It’s no secret most women love shoes and boots. So, when we surveyed our fans on social media asking what gear they wanted to know more about, it was no surprise that the biggest request was for more motorcycle boot reviews. Whether you ride your own bike or prefer being a passenger, protective motorcycle footwear is an important part of gearing up.
When I asked WRN leadership board members to select their favorite riding boots, several styles of men’s boots were included. I wasn’t surprised. With a lot more offerings for men than women, and with limited sizing for ladies with larger feet, I know a lot of female riders are wearing boots from the men’s section of the store. Alternately, women with extra small feet might have to shop for protective motorcycle footwear in youth sizes. We’re only aware of real motorcycle boots for kids being presently offered in motocross and dirt bike styles.
This brings up a great topic, and one we continue to debate about internally—should WRN feature men’s boots that women commonly wear in addition to our regular fare of boots specifically designed for women? As the leading resource for women in motorcycling, WRN strives to showcase gear made specifically for the female body (see sidebar below). That said, not all women’s body parts are represented fairly when shopping for the best quality protective gear. So, as we begin our series of articles showcasing our favorite boots in each riding category, keep in mind, you’ll see selections here that, from our experience, work well even though they are found in the men’s section of the store. As our leadership board co-chairwoman Erin Sills says, “Why should we let manufacturers and retailers determine what is a woman’s boot, anyway? If I’m wearing it, it’s a woman’s boot.”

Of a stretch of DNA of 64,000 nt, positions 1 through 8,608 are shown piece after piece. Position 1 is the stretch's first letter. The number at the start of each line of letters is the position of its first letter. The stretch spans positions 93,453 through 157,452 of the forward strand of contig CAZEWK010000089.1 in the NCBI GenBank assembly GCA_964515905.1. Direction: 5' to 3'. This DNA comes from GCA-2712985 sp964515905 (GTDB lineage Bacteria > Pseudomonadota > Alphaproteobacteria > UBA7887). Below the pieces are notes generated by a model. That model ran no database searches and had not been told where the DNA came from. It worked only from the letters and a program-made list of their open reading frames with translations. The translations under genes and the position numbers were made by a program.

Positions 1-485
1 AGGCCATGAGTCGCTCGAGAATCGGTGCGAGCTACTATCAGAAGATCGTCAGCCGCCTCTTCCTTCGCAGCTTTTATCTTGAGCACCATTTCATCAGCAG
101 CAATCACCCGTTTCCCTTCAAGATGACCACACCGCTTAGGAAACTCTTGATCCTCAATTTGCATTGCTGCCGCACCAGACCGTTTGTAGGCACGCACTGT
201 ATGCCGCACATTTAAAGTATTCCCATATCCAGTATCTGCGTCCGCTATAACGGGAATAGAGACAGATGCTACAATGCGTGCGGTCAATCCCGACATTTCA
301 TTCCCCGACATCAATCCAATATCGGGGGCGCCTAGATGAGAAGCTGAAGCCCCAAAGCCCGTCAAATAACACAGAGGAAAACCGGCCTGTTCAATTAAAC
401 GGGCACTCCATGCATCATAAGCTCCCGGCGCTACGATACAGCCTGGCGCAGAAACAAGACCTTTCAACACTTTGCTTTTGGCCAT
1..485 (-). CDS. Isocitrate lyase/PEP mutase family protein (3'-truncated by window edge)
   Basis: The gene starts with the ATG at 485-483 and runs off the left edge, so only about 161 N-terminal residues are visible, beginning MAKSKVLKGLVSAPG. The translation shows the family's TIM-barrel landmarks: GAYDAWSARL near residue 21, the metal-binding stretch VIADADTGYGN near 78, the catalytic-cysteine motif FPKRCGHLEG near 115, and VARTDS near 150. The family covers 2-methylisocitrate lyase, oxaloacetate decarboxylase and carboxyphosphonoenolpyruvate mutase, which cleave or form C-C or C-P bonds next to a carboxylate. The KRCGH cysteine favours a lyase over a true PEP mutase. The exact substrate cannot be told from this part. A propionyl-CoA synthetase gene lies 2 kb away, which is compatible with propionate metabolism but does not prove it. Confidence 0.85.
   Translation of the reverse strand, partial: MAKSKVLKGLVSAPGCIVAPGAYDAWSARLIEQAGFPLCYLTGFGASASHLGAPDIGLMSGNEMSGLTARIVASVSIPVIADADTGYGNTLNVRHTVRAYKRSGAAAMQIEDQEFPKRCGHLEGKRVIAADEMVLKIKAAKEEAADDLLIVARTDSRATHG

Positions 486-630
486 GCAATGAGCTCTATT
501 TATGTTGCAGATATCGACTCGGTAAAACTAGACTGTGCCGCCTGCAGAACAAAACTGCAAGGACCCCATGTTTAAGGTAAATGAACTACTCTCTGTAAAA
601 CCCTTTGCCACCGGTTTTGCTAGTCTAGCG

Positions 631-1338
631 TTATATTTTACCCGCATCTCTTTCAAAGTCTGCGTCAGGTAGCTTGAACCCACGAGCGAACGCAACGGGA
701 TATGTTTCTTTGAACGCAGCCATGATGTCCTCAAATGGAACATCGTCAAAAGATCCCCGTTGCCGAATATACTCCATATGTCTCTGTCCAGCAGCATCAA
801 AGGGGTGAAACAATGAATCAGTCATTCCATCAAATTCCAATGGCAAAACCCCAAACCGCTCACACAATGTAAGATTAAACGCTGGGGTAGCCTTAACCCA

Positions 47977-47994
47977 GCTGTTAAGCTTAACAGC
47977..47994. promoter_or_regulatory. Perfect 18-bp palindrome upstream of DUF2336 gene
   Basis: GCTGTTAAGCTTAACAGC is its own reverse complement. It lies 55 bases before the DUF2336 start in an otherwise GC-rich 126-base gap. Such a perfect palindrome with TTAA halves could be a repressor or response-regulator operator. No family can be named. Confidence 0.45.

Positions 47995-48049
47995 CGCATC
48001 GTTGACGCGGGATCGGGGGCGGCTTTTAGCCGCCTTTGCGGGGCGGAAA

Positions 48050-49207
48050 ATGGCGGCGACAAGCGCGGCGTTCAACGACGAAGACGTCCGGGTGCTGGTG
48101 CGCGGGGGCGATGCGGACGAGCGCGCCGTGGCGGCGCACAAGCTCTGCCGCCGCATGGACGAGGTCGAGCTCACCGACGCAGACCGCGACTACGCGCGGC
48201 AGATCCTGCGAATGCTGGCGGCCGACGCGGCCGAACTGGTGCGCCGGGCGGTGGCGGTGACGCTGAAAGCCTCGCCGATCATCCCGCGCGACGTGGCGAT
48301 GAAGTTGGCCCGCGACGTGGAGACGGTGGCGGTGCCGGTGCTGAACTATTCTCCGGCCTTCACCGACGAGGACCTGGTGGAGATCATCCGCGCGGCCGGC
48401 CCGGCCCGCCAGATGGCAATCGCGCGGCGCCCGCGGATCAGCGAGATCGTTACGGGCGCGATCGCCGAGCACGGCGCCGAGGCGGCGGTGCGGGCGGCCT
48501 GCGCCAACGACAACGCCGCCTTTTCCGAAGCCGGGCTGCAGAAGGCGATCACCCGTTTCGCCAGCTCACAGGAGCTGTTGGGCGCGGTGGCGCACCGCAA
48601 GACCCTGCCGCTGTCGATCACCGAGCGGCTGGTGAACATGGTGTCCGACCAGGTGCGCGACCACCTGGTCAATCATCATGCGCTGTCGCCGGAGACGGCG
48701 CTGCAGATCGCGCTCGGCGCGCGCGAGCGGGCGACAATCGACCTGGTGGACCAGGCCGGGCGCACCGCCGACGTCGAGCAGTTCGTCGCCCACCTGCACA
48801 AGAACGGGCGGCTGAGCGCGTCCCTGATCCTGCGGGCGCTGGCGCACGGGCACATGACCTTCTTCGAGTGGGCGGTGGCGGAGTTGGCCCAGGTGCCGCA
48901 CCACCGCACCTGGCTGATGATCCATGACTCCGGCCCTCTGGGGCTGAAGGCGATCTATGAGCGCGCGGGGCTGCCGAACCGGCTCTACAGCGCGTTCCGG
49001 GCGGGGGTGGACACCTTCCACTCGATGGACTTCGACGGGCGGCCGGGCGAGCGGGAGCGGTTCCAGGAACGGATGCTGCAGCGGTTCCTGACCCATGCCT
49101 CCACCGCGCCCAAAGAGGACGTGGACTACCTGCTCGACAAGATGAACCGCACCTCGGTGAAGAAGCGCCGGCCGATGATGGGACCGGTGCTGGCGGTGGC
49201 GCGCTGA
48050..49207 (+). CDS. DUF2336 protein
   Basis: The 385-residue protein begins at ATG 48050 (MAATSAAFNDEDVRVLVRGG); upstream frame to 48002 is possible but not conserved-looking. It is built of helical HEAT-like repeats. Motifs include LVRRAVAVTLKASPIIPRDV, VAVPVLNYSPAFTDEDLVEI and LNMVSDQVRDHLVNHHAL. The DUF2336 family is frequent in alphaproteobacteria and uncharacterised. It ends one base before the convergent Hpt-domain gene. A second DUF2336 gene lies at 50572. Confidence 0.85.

Why not just wear a scaled down men’s boot?
A woman’s foot and legs are anatomically shaped differently than a man’s. Studies show that the great majority of women’s feet have higher arches, a more curved inside line and longer outside line, a shallower big toe, larger toe region, and are smaller for their given body height versus the average man’s foot.
In addition, a woman’s calves and ankles often differ significantly from a man’s. With this in mind, companies making true women’s footwear are using a last specially molded to accommodate these differences. A “last,” if you don’t know, is the mold that a shoe is made from. Even women with wide feet should look for women’s footwear in wide sizes whenever possible. Going with a boot made from a male last or form usually means you are sacrificing a proper fit in at least one area on the foot, be it where the ankle protection is, having enough toe room, or getting the right support in the heel or calf.